By Barrett Seaman
There’s another Democratic primary going on in Westchester besides the musical chairs game being played to succeed Nita Lowey in Congress. Also to be decided is who will be the county’s District Attorney for the next four years. The choice is between an experienced incumbent, 66-year-old former FBI agent and judge, Anthony A. (Tony) Scarpino Jr., and Mimi Rocah, 49, a Harvard-educated former Assistant U.S. Attorney, a protégé of Preet Bharara with a face well-known to viewers of MSNBC’s Morning Joe, where she was a legal analyst.
If Rocah had not challenged Scarpino, he probably would have easily won re-election in November, as he did against the only Republican in the race, both in 2016 and now, White Plains attorney Bruce Bendish. For now, however, he must survive the June 23rd primary, which will require in part making a good showing in the Thursday, May 28, Zoom debate sponsored by the Westchester League of Women Voters.
That Rocah would be a serious challenge became clear in late January, when Scarpino squeaked out a 51-49 percent win over her among county Democrat district leaders—a contest an incumbent should have won handily. Since then, she has out-raised him by a better than three-to-two margin, and with a month to go in the race, she has a four-to-one advantage over him in cash on hand.
Mimi, as she is called in all her campaign messaging, also has a big edge in endorsements, starting with Bharara, the former U.S. Attorney in the Southern District and Trump nemesis, celebrities Rob Reiner and Jane Lynch, and recently Hillary Clinton, who isn’t known for putting a hand on the scale of local elections like this. In the rivertowns, Mimi is endorsed by the Tarrytown, Irvington, Dobbs Ferry and Mount Pleasant Democratic Committees as well by Sleepy Hollow Mayor Ken Wray, .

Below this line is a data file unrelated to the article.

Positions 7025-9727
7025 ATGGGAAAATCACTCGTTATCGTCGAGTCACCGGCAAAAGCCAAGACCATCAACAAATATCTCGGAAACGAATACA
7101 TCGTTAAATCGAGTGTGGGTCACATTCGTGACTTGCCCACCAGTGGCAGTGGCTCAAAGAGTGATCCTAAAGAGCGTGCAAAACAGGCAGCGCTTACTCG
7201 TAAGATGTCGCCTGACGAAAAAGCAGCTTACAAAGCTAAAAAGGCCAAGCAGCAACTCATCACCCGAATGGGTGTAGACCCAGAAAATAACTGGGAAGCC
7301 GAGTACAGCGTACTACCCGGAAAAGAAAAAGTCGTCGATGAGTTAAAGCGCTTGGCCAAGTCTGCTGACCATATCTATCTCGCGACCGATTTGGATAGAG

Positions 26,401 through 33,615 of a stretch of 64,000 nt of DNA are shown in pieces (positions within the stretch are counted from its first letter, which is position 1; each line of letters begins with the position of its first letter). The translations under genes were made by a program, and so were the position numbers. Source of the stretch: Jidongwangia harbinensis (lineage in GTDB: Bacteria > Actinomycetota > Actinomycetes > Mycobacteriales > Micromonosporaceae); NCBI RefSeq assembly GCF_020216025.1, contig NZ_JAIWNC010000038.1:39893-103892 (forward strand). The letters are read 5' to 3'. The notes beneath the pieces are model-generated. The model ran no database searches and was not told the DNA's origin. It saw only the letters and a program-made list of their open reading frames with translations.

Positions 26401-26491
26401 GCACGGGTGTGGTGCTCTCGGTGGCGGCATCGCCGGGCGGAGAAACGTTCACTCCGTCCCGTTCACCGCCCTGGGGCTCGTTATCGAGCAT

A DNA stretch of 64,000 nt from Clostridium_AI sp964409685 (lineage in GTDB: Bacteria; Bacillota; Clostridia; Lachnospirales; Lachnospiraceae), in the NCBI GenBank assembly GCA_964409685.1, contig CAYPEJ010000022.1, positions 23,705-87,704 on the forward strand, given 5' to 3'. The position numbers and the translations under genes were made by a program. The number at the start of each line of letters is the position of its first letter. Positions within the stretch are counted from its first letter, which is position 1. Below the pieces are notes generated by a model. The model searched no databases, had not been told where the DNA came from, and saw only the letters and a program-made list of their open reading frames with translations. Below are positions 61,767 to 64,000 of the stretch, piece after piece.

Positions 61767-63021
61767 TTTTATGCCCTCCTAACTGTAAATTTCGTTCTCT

Scarpino has the backing of the local Teamsters and building and construction workers as well as a posse of local defense attorneys. Local representatives State Senator Pete Harckham and Assemblyman Tom Abinanti have come out for him as well.
Rocah’s challenge has brought out the softer side of the incumbent. In addition to his regular press releases announcing the arrest or indictment of criminal suspects around the county, he has added messages offering support for the victims of domestic violence and criminal justice reform, including early release of non-violent criminals.
Rocah has attacked her rival for taking questionable campaign donations from defense attorneys who have cases before the DA and having DA staff members work on behalf of his campaign. She has also accused him of being soft on abusive cops. In return, the Scarpino campaign claims Rocah has failed to disclose who paid for her digital advertising.
Rocah rose to prominence under Bharara, who promoted her three times, earning her stripes in cases against organized crime, Trump fixer Michael Cohen’s involvement in covering up Trump’s affairs, and gun and narcotics traffickers. During the height of the Mueller investigation, she frequently appeared on Morning Joe, opining about the president’s legal vulnerabilities. She portrays herself as an effective boss who will make the 238-member DA’s office run more efficiently than Scarpino has. “It’s not about him being a bad person, or not having his heart in the right place,” she told The Hudson Independent last January, “It’s not so much what he’s doing wrong; it’s what he’s not doing.”
Like all political races this year, deprived as they are of human contact, the Westchester DA contest is hard to measure. Both camps are said to have done polling, but nobody’s sharing. The Rocah camp is pleased with their phone outreach—50,000 calls in two weeks—and good virtual showings at their events, in particular the one with Hillary. Word of mouth in the river communities suggests Rocah has a strong following among party activists. Whether there is a comparable Scarpino cohort somewhere out there in the county is not clear.